abstract = "Epigenetic regulatory information must be retained during mammalian cell division to sustain phenotypespecific and physiologically responsive gene expression in the progeny cells. Histone modifications, DNA methylation, and RNA-mediated silencing are well-defined epigenetic mechanisms that control the cellular phenotype by regulating gene expression. Recent results suggest that the mitotic retention of nuclease hypersensitivity, selective histone marks, as well as the lineage-specific transcription factor occupancy of promoter elements contribute to the epigenetic control of sustained cellular identity in progeny cells. We propose that these mitotic epigenetic signatures collectively constitute architectural epigenetics, a novel and essential mechanism that conveys regulatory information to sustain the control of phenotype and proliferation in progeny cells by bookmarking genes for activation or suppression.",
author = "Zaidi, {Sayyed K.} and Young, {Daniel W.} and Martin Montecino and Lian, {Jane B.} and Stein, {Janet L.} and {van Wijnen}, {Andre J} and Stein, {Gary S.}",
year = "2010",
month = "10",
doi = "10.1128/MCB.00646-10",
language = "English (US)",
volume = "30",
pages = "4758--4766",
journal = "Molecular and Cellular Biology",
issn = "0270-7306",
publisher = "American Society for Microbiology",
number = "20",

}

TY - JOUR

T1 - Architectural epigenetics

T2 - Mitotic retention of mammalian transcriptional regulatory information

AU - Zaidi, Sayyed K.

AU - Young, Daniel W.

AU - Montecino, Martin

AU - Lian, Jane B.

AU - Stein, Janet L.

AU - van Wijnen, Andre J

AU - Stein, Gary S.

PY - 2010/10

Y1 - 2010/10

N2 - Epigenetic regulatory information must be retained during mammalian cell division to sustain phenotypespecific and physiologically responsive gene expression in the progeny cells. Histone modifications, DNA methylation, and RNA-mediated silencing are well-defined epigenetic mechanisms that control the cellular phenotype by regulating gene expression. Recent results suggest that the mitotic retention of nuclease hypersensitivity, selective histone marks, as well as the lineage-specific transcription factor occupancy of promoter elements contribute to the epigenetic control of sustained cellular identity in progeny cells. We propose that these mitotic epigenetic signatures collectively constitute architectural epigenetics, a novel and essential mechanism that conveys regulatory information to sustain the control of phenotype and proliferation in progeny cells by bookmarking genes for activation or suppression.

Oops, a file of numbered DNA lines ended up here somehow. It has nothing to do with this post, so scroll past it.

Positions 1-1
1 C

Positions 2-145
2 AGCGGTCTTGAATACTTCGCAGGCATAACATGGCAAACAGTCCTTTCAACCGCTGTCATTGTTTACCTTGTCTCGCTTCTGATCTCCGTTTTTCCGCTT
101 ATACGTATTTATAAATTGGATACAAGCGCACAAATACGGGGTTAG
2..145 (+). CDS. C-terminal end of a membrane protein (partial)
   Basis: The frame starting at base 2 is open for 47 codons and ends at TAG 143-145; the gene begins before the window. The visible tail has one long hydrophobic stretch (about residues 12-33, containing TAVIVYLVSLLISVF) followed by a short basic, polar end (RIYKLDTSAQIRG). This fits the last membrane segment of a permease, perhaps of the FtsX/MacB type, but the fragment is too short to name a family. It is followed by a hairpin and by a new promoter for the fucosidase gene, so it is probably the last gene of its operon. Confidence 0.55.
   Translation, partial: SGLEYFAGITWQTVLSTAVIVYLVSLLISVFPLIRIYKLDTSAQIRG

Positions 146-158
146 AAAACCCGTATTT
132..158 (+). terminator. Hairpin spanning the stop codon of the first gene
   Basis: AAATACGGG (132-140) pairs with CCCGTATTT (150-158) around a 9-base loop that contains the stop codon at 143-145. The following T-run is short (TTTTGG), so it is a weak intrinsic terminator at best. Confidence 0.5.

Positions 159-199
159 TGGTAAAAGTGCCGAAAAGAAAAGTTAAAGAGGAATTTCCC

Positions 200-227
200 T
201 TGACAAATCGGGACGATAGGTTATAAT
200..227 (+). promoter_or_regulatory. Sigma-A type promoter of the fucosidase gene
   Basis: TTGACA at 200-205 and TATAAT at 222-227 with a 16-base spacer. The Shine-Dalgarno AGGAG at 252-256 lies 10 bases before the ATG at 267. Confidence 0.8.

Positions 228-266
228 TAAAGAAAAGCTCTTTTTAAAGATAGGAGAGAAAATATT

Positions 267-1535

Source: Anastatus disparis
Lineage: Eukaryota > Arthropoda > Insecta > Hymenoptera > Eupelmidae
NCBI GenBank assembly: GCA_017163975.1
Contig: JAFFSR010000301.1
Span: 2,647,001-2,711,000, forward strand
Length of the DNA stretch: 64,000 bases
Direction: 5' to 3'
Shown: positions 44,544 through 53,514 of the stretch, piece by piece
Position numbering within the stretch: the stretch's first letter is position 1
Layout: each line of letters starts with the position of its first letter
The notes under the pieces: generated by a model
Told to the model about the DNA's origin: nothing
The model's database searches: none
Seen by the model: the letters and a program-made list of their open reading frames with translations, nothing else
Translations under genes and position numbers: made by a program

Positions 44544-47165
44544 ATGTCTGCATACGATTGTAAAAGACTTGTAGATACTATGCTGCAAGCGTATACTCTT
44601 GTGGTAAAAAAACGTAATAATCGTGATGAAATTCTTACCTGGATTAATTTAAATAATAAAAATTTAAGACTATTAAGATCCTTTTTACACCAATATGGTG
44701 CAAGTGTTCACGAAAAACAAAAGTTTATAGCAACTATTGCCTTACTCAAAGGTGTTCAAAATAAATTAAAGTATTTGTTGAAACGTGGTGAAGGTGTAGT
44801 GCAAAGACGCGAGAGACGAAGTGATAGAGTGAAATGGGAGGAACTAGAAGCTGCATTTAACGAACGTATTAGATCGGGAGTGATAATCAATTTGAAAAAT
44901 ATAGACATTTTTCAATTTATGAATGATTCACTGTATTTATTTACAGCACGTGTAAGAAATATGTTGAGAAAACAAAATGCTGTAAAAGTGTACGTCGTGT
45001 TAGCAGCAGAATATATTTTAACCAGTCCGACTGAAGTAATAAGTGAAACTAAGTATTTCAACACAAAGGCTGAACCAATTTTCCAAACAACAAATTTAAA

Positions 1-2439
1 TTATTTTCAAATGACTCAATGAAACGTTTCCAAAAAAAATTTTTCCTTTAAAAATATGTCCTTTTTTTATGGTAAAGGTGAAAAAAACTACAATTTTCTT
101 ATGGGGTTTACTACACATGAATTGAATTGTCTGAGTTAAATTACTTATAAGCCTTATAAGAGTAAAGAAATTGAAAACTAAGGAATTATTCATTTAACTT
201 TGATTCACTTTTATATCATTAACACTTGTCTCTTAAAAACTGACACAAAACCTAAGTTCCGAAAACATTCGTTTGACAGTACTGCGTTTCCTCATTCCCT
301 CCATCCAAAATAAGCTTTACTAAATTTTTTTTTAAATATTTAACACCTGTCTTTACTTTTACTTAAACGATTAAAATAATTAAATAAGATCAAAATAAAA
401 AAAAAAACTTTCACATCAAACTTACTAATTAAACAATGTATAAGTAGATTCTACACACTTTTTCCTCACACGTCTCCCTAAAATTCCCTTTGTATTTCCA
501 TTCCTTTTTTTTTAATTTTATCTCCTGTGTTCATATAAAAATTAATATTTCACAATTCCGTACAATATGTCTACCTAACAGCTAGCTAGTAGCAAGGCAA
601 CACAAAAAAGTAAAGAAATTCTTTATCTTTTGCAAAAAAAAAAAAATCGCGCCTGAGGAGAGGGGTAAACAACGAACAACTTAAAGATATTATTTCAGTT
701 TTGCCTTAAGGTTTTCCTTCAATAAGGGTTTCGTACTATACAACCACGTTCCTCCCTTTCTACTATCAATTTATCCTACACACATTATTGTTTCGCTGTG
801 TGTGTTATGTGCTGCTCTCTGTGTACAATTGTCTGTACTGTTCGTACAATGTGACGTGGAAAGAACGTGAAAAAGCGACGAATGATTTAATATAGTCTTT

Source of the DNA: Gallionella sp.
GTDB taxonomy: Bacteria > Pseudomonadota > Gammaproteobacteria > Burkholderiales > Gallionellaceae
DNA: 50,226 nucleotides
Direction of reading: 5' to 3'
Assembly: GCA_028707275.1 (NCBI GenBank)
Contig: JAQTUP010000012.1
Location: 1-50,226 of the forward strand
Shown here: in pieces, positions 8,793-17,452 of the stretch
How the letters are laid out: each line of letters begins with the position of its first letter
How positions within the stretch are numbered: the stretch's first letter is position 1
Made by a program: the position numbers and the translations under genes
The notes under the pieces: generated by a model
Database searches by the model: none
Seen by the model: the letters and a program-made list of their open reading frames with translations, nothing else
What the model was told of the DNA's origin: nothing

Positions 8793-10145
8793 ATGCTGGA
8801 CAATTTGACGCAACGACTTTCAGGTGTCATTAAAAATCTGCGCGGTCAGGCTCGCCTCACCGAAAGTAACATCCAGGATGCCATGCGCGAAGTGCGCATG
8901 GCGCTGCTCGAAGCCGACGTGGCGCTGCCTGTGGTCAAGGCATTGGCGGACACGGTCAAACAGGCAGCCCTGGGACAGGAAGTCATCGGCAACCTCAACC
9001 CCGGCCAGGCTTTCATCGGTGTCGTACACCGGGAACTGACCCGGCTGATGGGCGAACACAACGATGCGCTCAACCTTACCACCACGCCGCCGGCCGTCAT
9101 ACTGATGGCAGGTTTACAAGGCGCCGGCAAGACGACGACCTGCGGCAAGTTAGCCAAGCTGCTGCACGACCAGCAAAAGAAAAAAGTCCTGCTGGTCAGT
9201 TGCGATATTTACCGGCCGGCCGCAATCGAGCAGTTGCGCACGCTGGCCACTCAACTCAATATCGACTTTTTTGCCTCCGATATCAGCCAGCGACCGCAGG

AB - Epigenetic regulatory information must be retained during mammalian cell division to sustain phenotypespecific and physiologically responsive gene expression in the progeny cells. Histone modifications, DNA methylation, and RNA-mediated silencing are well-defined epigenetic mechanisms that control the cellular phenotype by regulating gene expression. Recent results suggest that the mitotic retention of nuclease hypersensitivity, selective histone marks, as well as the lineage-specific transcription factor occupancy of promoter elements contribute to the epigenetic control of sustained cellular identity in progeny cells. We propose that these mitotic epigenetic signatures collectively constitute architectural epigenetics, a novel and essential mechanism that conveys regulatory information to sustain the control of phenotype and proliferation in progeny cells by bookmarking genes for activation or suppression.

UR - http://www.scopus.com/inward/record.url?scp=78049404909&partnerID=8YFLogxK

UR - http://www.scopus.com/inward/citedby.url?scp=78049404909&partnerID=8YFLogxK

U2 - 10.1128/MCB.00646-10

DO - 10.1128/MCB.00646-10

M3 - Article

C2 - 20696837

AN - SCOPUS:78049404909

VL - 30

SP - 4758

EP - 4766

JO - Molecular and Cellular Biology

JF - Molecular and Cellular Biology

SN - 0270-7306

IS - 20

ER -